Ever Fashionable Sack Cloth, Esther 4

>> Tuesday, March 17, 2009

As we learned earlier, it was the King's edict that all Jews would be put to death - young and old. Mordecai tore at his close and put on the very fashionable sackcloth. He wailed, drawing much attention to himself. And he wasn't alone. There was lots of fasting, weeping, and wailing.

It makes me wonder what we would do if given the same news. All Christians in Illinois would be put to death - babies, young and old men and women - everyone. What would I do? Fight city hall? Move to Ohio? Go into hiding? Renounce my faith?

What if you had the perfect cover. No one knew you were a Christian (or a Jew, in this case.) You lived in the Governor's mansion (King's harem) where you had a very special job as maid (one of the favorites of the King.) Why would you tell anyone you were a Jew and take the chance of getting killed?

Esther was very upset to hear her uncle was going around half naked so she sent him some
clothes but Mordecai had more on his mind than fashion. He was praying for a nation. He told Hathach, a man assigned to take care of Esther's needs, everything that happened.
He showed Hathach the edict for annihilation. He told her how much money Haman promised to pay into the royal treasury. Mordecai had a plan. He wanted Esther to go to the King and beg for mercy and plead for her people.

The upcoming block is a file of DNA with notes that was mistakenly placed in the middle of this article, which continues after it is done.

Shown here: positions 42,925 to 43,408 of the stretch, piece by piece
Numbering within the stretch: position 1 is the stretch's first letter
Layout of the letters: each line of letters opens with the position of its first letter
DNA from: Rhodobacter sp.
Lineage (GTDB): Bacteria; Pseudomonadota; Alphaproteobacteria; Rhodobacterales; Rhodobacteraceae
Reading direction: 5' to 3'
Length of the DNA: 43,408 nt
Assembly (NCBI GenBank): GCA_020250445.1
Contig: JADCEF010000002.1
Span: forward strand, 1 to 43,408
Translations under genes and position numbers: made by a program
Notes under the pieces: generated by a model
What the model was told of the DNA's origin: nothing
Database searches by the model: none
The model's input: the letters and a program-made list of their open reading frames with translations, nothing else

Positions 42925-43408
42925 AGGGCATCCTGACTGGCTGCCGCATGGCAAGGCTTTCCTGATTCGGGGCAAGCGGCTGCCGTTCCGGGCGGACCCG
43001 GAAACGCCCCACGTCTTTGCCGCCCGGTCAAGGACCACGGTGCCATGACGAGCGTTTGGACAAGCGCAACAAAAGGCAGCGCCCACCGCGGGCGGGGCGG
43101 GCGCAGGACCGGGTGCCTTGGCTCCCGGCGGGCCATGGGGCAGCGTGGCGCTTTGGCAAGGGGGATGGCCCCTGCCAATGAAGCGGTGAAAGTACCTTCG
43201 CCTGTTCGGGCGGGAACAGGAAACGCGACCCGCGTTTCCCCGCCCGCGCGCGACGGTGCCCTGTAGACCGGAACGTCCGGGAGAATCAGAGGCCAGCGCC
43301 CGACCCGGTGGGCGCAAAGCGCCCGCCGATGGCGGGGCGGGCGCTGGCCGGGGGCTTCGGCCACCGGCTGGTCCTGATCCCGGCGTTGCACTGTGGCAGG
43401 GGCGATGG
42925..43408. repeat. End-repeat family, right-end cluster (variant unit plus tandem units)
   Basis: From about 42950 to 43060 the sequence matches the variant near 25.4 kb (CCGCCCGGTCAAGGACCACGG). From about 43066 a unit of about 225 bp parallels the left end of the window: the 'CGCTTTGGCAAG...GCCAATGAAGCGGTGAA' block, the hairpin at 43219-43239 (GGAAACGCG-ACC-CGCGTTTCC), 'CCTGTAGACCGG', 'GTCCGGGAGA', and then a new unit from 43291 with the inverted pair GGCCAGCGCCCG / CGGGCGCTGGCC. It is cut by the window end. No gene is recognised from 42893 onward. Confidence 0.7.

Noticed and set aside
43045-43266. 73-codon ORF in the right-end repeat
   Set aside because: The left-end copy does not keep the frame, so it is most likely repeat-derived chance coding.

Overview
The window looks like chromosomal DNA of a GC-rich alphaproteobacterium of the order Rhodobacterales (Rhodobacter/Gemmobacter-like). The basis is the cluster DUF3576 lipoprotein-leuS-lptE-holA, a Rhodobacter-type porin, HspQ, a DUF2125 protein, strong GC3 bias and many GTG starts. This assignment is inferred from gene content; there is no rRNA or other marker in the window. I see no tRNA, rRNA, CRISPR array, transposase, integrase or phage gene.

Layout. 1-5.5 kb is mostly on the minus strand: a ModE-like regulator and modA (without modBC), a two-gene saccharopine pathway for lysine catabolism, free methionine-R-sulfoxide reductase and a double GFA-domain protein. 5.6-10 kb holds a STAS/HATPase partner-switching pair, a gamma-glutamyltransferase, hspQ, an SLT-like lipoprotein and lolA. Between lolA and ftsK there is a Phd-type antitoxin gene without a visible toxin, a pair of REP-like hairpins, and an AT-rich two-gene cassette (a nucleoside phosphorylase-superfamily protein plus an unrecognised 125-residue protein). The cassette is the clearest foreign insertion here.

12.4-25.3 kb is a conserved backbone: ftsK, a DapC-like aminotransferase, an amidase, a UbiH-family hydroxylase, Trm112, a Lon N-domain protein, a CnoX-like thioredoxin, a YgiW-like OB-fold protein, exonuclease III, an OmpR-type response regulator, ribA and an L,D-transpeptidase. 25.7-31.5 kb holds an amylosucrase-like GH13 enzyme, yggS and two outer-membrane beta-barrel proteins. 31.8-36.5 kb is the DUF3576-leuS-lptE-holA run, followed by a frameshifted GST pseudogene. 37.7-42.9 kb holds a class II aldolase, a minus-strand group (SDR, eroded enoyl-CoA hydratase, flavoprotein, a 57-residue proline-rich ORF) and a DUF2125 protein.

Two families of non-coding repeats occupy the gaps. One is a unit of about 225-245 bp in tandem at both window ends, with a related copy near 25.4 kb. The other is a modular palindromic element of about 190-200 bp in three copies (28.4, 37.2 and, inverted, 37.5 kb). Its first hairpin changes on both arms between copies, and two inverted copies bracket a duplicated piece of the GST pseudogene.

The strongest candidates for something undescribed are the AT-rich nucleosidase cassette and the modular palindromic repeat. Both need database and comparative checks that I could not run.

The problem was this: No one could approach the King without being called. If a person did, he or she would be put to death. The only exception to that rule is if the King held out his gold scepter. The life would be spared then.
Esther may have been one of the King's favorites but she hadn't been summoned for a month. What were the chances that she would be called on now? There is no way. Messages were sent back and forth from Mordecai to Esther and Esther to Mordecai.

Mordecai laid it on the line - told her the truth. He didn't hold back, relative or no. "Do not think that because you are in the king's house you alone of all the Jews will escape.

For if you remain silent at this time, relief and deliverance for the Jews will arise from another place, but you and your father's family will perish.

And who knows but that you have come to royal position for such a time as this?" (12-14)
Esther may have been young. She may have been a woman. But she was also smart and very brave. She knew he was right. She could die either way.

15 Then Esther sent this reply to Mordecai: 16 "Go, gather together all the Jews who are in Susa, and fast for me. Do not eat or drink for three days, night or day. I and my maids will fast as you do. When this is done, I will go to the king, even though it is against the law. And if I perish, I perish."
The fate of the Jewish nation rested on this young under-cover Jewish woman.

The plot is laid out. Lives are on the line. Esther has made up her mind. And Mordecai is praying. Will God find favor with this young woman and save the Jewish nation?

Of course, we know He did. But just imagine with me again:
What if this were you and your family? Your kids? Your parents? Renounce your faith or die! What would you do? What would I do?

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